Since 2014, Europe has had to face a series of major shocks that were completely unforeseen. Instead of reacting in a coherent way, the EU has divided into East and West.
With the exception of the USA where the 9/11 attacks put the country on a war footing – and excessively so –, security used to be bottom of the list of concerns for democratic nations after the collapse of the Soviet Union. Democracies shared the belief that this was the end of history and of violence. This was particularly true in Europe which had been pursuing unilateral disarmament since the 1990s whilst global expenditure on arms increased by 255%.
Since 2014, Europe has had to face a series of major shocks that were completely unforeseen: the annexation of Crimea and the intervention of Russia in Ukraine; the beginning of the largest wave of migration since 1945; and the proliferation of Jihadist attacks. Instead of reacting in a coherent way, the EU has divided into East and West, and walls have been built. Now it is faced with Brexit which is further reducing its weak strategic capabilities. Since the beginning of 2015, France – with 230 dead and almost 800 injured – has ranked third in the list of countries most affected by terrorism outside war zones.
Security has now changed its status. Once marginal, it now occupies a central position as one of the main preoccupations of European citizens alongside the revival of growth and employment. It was a major issue in the British referendum on Brexit and in the German regional elections, and will be decisive in the upcoming electoral cycle, including the Austrian elections, the Italian referendum, the German parliamentary elections in the fall of 2017 and the French presidential elections.
Islamic terrorism constitutes both an external and internal threat and is a completely new phenomenon. Reaching beyond the Middle East and Africa, it is happening within the very heart of our own societes. Démocratures (i.e. nations that are a combination of democracy and dictatorship) like Russia and Turkey share their hate of democracies and a love of power-grabbing. They excel at generating hybrid conflicts to satisfy their thirst for power. Cyberspace is helping to deprive nations of their monopoly of violence.
In order for democracy to triumph over Jihadists and démocratures, we need a profound change in our strategy, doctrines, culture, organisation and in the resources we are prepared to devote to security. This goes for France as well as for Europe. There are five priorities to which we must now adhere in order to remedy our weaknesses and faults:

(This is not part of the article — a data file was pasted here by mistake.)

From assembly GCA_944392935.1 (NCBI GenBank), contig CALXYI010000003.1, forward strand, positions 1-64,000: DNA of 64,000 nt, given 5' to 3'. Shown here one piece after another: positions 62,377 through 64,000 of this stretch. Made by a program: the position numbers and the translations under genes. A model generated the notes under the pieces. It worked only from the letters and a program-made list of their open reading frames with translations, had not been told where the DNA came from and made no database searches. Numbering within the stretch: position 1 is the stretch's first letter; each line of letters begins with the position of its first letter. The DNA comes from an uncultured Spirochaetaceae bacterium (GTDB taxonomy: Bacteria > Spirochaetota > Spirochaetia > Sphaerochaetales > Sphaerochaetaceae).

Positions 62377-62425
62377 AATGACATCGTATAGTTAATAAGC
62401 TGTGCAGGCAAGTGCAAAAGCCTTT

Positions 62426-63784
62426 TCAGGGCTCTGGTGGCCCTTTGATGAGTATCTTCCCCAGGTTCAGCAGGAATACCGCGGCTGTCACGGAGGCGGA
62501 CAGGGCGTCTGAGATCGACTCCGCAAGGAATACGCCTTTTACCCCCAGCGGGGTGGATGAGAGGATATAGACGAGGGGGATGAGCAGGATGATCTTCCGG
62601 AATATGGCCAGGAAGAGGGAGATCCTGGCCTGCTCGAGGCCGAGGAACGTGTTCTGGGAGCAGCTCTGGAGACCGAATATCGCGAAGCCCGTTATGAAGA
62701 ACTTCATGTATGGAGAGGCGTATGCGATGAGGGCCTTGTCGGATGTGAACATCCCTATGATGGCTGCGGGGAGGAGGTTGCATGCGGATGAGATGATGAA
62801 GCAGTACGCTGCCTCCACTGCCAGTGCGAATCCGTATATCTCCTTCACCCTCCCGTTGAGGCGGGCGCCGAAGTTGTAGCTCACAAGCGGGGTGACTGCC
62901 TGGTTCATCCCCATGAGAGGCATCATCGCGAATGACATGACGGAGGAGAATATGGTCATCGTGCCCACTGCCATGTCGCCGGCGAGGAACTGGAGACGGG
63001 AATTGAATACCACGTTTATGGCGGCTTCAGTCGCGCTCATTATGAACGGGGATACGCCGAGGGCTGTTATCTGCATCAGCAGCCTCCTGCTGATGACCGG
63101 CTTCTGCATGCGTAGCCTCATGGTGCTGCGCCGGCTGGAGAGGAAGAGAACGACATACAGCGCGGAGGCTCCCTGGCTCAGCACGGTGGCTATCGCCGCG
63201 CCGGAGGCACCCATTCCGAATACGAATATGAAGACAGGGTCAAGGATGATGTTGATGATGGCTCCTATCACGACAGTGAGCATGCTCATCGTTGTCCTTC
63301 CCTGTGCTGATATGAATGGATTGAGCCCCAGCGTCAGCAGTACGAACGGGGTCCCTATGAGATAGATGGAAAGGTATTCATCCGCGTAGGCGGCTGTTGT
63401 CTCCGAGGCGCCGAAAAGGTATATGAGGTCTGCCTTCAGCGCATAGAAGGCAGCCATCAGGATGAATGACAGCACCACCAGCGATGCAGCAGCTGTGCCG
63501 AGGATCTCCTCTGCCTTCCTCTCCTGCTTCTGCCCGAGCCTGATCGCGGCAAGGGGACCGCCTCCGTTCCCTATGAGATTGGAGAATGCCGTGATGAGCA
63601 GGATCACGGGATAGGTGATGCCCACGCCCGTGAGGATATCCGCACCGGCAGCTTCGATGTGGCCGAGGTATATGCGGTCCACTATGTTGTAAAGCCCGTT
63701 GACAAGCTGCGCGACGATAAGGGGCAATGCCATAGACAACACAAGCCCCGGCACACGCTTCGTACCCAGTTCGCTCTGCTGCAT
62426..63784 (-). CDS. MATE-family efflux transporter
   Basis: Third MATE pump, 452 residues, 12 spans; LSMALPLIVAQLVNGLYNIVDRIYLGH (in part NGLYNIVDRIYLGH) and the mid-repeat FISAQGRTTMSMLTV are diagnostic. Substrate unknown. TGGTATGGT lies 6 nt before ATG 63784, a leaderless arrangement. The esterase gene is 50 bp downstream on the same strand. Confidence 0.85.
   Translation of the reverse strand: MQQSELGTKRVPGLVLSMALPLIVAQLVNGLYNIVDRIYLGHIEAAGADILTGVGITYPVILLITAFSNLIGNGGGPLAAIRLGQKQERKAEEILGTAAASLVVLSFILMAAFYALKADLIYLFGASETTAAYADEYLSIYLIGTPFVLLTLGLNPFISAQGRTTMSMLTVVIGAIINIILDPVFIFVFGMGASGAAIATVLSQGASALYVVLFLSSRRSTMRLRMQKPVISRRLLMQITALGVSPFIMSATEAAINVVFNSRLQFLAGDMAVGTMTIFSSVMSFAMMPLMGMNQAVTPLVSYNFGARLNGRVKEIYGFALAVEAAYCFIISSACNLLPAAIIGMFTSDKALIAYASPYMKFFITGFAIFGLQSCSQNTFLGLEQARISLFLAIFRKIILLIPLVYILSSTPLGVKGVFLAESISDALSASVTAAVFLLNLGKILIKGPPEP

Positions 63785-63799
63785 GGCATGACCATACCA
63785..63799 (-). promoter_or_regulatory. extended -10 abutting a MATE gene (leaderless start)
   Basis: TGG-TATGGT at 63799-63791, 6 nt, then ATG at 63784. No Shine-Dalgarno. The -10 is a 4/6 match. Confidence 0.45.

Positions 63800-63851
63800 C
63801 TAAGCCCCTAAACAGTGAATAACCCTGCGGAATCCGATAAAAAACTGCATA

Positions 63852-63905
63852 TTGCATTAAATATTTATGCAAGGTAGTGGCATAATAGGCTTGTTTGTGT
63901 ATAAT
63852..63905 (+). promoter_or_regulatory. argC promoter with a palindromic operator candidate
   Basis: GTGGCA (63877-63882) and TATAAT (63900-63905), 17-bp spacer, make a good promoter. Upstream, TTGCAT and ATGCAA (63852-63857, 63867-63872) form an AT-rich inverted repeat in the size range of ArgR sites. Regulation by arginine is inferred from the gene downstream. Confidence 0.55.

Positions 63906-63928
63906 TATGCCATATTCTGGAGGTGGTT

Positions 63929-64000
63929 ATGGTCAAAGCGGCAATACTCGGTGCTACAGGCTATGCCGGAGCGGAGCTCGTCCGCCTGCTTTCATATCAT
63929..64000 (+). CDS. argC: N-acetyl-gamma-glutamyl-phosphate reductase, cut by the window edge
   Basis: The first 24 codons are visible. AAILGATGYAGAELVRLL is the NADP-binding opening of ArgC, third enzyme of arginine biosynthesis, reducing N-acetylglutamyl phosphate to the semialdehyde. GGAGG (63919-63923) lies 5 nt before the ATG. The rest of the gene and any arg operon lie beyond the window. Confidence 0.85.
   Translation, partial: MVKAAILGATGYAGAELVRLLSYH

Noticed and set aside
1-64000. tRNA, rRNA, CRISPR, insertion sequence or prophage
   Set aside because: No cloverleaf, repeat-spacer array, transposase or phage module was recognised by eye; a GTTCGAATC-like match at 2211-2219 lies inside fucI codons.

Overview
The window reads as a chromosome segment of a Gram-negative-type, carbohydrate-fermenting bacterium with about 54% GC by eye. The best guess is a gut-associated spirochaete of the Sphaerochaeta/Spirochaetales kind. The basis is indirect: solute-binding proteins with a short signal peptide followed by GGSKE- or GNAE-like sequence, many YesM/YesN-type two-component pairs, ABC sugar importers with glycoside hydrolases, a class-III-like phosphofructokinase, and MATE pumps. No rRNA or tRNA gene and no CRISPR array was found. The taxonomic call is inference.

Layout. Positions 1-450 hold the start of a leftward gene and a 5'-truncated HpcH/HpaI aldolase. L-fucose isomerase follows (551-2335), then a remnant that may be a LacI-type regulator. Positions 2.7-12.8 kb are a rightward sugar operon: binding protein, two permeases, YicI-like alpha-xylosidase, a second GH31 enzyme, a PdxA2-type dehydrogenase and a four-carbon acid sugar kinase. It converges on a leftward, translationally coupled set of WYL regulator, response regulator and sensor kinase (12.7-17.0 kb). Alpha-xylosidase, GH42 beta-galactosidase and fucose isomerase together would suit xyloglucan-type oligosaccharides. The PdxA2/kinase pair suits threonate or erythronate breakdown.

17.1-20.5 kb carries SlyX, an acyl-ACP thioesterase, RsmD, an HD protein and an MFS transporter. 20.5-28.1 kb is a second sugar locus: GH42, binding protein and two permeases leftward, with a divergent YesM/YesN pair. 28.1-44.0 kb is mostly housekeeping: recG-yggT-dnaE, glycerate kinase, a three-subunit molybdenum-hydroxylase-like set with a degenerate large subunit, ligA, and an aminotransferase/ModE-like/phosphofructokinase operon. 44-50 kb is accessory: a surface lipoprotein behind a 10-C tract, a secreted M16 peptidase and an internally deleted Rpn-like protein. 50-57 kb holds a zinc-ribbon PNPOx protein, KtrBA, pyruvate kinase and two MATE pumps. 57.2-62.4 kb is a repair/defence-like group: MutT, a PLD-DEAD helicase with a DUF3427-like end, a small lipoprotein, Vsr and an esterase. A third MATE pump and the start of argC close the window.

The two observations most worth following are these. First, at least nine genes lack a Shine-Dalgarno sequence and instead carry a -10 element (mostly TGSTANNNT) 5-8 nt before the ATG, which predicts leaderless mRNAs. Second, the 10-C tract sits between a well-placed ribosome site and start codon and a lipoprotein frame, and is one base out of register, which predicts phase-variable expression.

- Global risks mean global security. And yet public policy on security is disparate and uncoordinated; government departments work within their pigeonholes, and partnerships between the public and private sectors are the exception not the rule. Hence the urgent need to create a National Security Committee directly responsible to the President of the Republic.
- Almost a million people – representing a cost of 63 billion euros – work in the public and private security sectors in France. Their responsibilities and the tenets they work by are imprecise, there is conflict between their different statuses and fields of operation, and interventions are compartmentalized – as exemplified by the Intelligence Service which includes six departments headed by three different ministries. The Ministry of the Interior must be given a permanent centre of operations; the Intelligence Service and task forces must be reorganized so as to provide every French person with more or less the same level of security.
- France spends 34% of its GDP on social transfers, as opposed to 1.5% on defense and 0.7% on internal security. There must be a change in investment, to bring defense expenditure up to 2% of GDP by 2025 (i.e. an increase of 2.2 billion per year, equal to the equivalent German budget), and the internal security budget should be increased to 1% of GDP.
- Companies – as both targets and stakeholders – must invest. The defense industry is the perfect sector for speeding up innovation and internationalization. But ordinary people must also become involved by training themselves to deal with emergencies, becoming members of an operational reserve force, and by supporting the – minimal – rerouting of social expenditure towards the modernization of the sovereign state.
- After Brexit, it is crucial to counteract the dissolution of Europe by launching a Security Union whose mission would include the fight against terrorism, the protection of essential infractustructures and control of the EU’s external borders.
France is the only European Union country that has a permanent seat on the UN Security Council, is a nuclear power, and has a capability for command and projection. This is a major responsibility. We cannot wait until we are beaten to show that we are worthy of it.
(Column published in Le Point, 12th September 2016)